Who Really Needs a PC Anyway?
James Kendrick at ZDNet wrote a post asking an interesting question: Who really needs a stinking tablet anyway? His post is well articulated but misses the bigger picture of what tablets are and more importantly what they represent. So rather than look at the world today where tablets are in their early maturity stage, I would rather look to the future, at which point my title, –Who Needs a PC Anyway?– will be a valid question.
In my TIME column today I shared some perspective on what I am calling the Great Tablet Debate. Similarly I wrote a TIME column in June on Why Tablets Represent the Future of Computing. Going back even further when the iPad was first announced and demonstrated I wrote a column (I am quite proud of) for my friends at SlashGear called From Click to Touch – iPad & The Era of Touch Computing. I reference those three articles because they represent a much more holistic view of my thinking than I can get into with one single column – although I will try.
Along those lines I also strongly encourage a read of MG Sieglers post on how Tablets are Computers too.
The key to this whole discussion is to understand the mainstream part of the consumer market and their relationship with technology. If we use the diffusion of innovators theory then we have a start at understanding how technologies move throughout the consumer adoption cycle. What that theory doesn’t deal with, however, is how each group has different demands and expectations with technology.
The innovators and early adopters bring a very different mindset to their tech products than do the early majority, late majority, and laggards to a degree. I think studying the innovators and early adopters (a group I am in) is interesting but the early and late majority are the most important because they represent the largest part of the market.
In Crossing the Chasm, Geoffrey A. Moore dives deeper into this topic by pointing out how most technology products fail to cross the “chasm” – to move from early adopters to mass audience. He also points out, in this classic book, how each market of the diffusion of innovators has very different needs.
So the key is to understand the different needs of each of these markets and especially the early and late majority. We have done research with this category and found that more than 90% of the time consumers primarily use less than 5 applications with the top two use cases being checking email and browsing the web. None of those top 5 applications used 90% of the time are CPU intensive. In fact most PCs today have significantly more processing power than a consumer regularly uses. I’d actually argue that todays PCs are overkill for the majority of tasks consumers do regularly. They simply use them because prior to tablets they had no mobile computing option.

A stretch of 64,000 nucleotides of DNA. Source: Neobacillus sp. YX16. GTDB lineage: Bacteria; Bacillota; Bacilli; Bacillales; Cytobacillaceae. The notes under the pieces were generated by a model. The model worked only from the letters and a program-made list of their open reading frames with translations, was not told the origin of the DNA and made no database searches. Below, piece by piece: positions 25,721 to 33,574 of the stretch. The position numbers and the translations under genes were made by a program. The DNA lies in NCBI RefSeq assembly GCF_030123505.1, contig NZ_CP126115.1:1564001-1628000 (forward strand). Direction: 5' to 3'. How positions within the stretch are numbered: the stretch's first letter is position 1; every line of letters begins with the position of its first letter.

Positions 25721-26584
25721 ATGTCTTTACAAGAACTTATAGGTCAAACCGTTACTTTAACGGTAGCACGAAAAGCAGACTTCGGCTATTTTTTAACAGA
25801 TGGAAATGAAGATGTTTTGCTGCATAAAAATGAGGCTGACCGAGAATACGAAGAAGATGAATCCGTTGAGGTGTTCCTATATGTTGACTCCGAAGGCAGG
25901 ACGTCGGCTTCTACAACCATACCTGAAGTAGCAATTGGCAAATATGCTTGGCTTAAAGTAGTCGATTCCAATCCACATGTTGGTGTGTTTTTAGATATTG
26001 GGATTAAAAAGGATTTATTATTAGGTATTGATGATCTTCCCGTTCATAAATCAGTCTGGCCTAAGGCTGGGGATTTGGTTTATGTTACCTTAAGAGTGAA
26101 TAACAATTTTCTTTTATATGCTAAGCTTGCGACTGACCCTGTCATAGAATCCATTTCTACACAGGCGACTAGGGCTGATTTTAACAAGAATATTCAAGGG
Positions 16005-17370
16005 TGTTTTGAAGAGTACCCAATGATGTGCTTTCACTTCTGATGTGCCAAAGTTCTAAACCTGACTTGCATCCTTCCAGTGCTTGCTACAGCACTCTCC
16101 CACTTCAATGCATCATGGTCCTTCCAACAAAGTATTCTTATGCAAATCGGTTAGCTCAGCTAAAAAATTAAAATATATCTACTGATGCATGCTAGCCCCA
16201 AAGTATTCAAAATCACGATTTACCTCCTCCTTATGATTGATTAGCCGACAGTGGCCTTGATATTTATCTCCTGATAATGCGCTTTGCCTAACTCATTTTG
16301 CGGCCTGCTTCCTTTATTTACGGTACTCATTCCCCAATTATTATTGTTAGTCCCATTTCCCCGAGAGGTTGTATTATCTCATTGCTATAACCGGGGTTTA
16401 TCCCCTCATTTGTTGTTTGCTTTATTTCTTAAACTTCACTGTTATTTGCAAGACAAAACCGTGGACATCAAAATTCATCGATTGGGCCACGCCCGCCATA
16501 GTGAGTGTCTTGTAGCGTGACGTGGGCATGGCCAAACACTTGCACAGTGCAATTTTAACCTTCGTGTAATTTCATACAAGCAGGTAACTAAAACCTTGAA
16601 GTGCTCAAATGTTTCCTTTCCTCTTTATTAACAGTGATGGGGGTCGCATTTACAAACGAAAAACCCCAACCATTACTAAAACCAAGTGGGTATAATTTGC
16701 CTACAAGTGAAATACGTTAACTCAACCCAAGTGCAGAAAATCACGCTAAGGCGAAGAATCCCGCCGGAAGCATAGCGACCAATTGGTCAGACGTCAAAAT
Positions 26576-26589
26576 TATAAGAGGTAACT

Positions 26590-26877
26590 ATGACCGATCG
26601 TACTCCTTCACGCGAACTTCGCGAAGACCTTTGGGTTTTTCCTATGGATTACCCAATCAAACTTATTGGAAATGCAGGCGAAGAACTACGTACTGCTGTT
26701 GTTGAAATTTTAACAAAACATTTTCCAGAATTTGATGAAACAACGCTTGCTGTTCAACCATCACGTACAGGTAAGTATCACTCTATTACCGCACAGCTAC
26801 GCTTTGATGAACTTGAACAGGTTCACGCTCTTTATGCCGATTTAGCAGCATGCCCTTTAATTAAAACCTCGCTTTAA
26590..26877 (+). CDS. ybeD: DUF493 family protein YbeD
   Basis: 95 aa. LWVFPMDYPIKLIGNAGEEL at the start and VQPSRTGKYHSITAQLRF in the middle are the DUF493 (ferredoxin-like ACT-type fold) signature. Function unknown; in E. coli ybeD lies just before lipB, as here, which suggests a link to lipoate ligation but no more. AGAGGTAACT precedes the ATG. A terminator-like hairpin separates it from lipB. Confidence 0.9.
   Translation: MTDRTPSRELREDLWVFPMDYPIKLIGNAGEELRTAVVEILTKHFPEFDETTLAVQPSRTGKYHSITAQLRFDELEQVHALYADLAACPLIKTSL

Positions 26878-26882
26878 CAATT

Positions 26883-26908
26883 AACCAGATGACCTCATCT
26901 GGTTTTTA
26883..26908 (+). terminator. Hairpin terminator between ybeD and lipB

When it comes to my firms consumer research on the topic of using a tablet or using a PC we are finding that more consumers observe they can do everything they regularly do on a PC with an iPad. The reverse is true with the innovators and the early adopters whose technology demands and expectations are very different. Most in that category still want or use a PC due to those demands. James’s observations in his column more closely represent our research with the early adopter category but not that of the mass market.
The trend we are seeing, that is quite frankly fascinating and potentially dangerous, is that we are hearing consumers buying iPad’s instead of upgrading an older desktop or notebook PC. Their logic is that the iPad will give them more portability and ease of use in the majority of tasks they do regularly, leaving their old notebook or desktop to fall back on for the small use cases where they need it.
This is fascinating because it means that for the time being iPad’s are extending the life of desktop and notebook computers. Consumers are realizing their desktop and/or notebook is good enough and are using the iPad for the new experiences in portability and lean back and lean forward modes. It is also dangerous because my intuition is that as consumers realize how the iPad (or tablets) suffice for most of their major use cases they may realize they never need a clamshell PC again. Also, after a case can you guess what the second most purchased accessory with an iPad is? If you guessed a keyboard you are correct.
Our analyst colleagues at Canalys have for the first time lumped tablets into their overall PC industry tracking. A move I applaud, because in my opinion tablets should be counted as PCs because that is what they are and more importantly that is what they represent to consumers. The tablet should simply be viewed as a form factor evolution of the PC. I expect even more form factor evolution of both the tablet and the PC in the years to come. Tim dives deeper into this in his Monday column on Tech Trends and Disruptors for 2012.
Furthermore, I strongly believe that the limitation in productivity observed by some with the iPad, is not a function of the hardware but the software. As more apps get developed to increase productivity on every front and for every vertical, I believe the industry will have its “a ha!” moment. Shockingly–or not–more and more consumers we speak to have already had this moment, I am just waiting for the tech industry to catch up.